Hospitality program looks toward future amid uncertainty in industry
13 Apr 2020
As people across the globe take steps to ensure their safety amid the novel coronavirus pandemic, the hospitality industry has been feeling the impact. In recent weeks, the industry has faced event cancellations, trip postponements and restaurant closures.
The financial implications of these measures are significant. The United States restaurant industry alone employs close to 16 million people, across more than 1 million restaurants, with sales of nearly $900 billion.
“We talk about fire insurance and guest safety insurance, but there is no insurance for when you close your doors,” said Ajai Ammachathram, hospitality expert and assistant professor in the Department of Nutrition and Health Sciences in the College of Education and Human Sciences at the University of Nebraska–Lincoln.
Issues commonly found in the hospitality industry are a primary focus of Ammachathram’s food and beverage management course, made up of primarily senior hospitality, restaurant and tourism management students. During a normal semester, the first few months include discussions of industry issues the students might face in their careers. Those issues include stressful work environments, the lack of health care benefits and the likelihood of living paycheck to paycheck.
“I could’ve never imagined that the list of issues we discussed earlier in the semester would have elevated and played out simultaneously as they have recently,” Ammachathram said.
Being able to adapt to any situation is a cornerstone of working in the hospitality industry, he said, so Ammachathram decided to face the situation head-on and adapt his course accordingly. Moving forward, students in the course will develop projects to address how COVID-19 has affected these already existing issues and what potential recovery will look like.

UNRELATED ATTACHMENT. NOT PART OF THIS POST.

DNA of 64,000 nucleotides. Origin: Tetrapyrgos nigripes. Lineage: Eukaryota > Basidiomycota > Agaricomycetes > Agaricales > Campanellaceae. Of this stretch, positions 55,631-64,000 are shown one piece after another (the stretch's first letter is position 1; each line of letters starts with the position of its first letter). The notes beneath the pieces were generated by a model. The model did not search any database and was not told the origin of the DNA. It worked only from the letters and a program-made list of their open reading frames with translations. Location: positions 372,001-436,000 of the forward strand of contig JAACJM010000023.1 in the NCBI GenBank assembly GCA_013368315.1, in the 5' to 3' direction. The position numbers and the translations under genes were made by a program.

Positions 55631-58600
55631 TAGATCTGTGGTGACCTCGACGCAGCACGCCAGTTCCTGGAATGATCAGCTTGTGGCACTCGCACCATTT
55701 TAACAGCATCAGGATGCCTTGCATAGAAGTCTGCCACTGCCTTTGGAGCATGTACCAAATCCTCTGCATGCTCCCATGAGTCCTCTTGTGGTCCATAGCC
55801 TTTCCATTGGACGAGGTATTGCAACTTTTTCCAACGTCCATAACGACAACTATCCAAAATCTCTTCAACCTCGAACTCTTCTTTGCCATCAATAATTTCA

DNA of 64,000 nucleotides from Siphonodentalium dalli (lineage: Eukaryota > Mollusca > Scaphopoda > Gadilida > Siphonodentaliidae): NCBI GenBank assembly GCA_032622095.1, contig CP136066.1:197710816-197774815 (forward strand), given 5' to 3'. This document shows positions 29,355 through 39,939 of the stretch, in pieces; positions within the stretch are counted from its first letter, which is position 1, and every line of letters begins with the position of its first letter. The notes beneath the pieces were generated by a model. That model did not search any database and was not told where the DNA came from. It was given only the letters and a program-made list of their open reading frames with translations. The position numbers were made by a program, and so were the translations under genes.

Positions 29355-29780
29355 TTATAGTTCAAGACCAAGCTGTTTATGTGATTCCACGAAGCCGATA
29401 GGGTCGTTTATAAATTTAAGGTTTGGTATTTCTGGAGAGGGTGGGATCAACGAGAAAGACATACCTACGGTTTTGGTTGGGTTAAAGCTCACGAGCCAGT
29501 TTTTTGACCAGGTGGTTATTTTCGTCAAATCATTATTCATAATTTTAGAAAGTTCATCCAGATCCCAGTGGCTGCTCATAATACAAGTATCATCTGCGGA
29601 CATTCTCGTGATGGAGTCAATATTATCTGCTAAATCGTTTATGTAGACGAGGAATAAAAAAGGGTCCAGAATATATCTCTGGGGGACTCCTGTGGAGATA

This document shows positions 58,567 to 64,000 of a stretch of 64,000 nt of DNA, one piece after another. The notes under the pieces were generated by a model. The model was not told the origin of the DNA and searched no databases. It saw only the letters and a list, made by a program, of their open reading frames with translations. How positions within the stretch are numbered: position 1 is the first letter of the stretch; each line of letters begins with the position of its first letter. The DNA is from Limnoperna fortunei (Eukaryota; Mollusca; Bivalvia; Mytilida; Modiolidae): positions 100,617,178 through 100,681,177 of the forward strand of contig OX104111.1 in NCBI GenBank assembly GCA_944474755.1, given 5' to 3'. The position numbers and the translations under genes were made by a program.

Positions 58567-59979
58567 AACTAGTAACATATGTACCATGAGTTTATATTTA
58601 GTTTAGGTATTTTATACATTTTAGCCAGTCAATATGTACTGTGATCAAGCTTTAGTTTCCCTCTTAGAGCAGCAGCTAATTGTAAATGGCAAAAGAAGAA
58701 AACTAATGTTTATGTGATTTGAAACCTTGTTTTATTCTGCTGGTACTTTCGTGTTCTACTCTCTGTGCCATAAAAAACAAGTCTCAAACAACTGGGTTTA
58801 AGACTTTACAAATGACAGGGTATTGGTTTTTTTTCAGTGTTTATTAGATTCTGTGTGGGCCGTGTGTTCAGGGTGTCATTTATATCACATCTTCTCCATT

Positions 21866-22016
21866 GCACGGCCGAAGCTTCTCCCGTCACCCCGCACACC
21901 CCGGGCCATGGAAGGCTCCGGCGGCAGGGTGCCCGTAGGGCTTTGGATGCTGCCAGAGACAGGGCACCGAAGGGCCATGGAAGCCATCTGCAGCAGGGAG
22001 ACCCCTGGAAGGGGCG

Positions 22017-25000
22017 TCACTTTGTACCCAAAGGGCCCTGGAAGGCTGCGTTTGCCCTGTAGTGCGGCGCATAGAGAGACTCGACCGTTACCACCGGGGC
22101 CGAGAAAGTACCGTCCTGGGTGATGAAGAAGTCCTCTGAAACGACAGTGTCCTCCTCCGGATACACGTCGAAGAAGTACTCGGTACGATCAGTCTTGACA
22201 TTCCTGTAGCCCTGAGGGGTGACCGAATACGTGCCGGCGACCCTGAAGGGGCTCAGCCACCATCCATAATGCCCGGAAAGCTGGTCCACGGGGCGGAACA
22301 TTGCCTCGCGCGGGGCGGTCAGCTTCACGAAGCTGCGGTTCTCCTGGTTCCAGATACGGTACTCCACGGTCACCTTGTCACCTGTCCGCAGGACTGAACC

“Despite the challenges COVID-19 has brought the hospitality industry, we’re trying to take advantage of this as a learning experience,” he said. “At some point, restaurants are going to open again, so what can industry professionals, including our students, do to help with the recovery process?”
Mac Carney is a senior hospitality, restaurant and tourism management major from St. Claire Shores, Michigan. Carney also works within the food and beverage industry and has experienced first-hand some of the issues discussed in class.
“I think my biggest takeaway from class this semester is how to be a solution to the problem,” she said.
Carney holds a leadership role at her current place of employment. Thanks to COVID-19, one of the current issues she’s facing is low employee morale. As a partial solution, Carney implemented a recognition board to thank employees for their hard work and commitment. It has created fun and friendly competition among her team.
“It’s important for those working in the hospitality industry to have fun and approach the job with enthusiasm because that will reflect on your customers and guests,” Ammachathram said.
By learning about possible solutions to current issues, students in the hospitality, restaurant and tourism management program at Nebraska hope to play a role in helping the industry recover from COVID-19.
“The hospitality industry is hurting now, for sure, but we will be back on our feet in no time,” Carney said.
Nutrition and Health Sciences
College of Education and Human Sciences
Hospitality, Restaurant and Tourism Management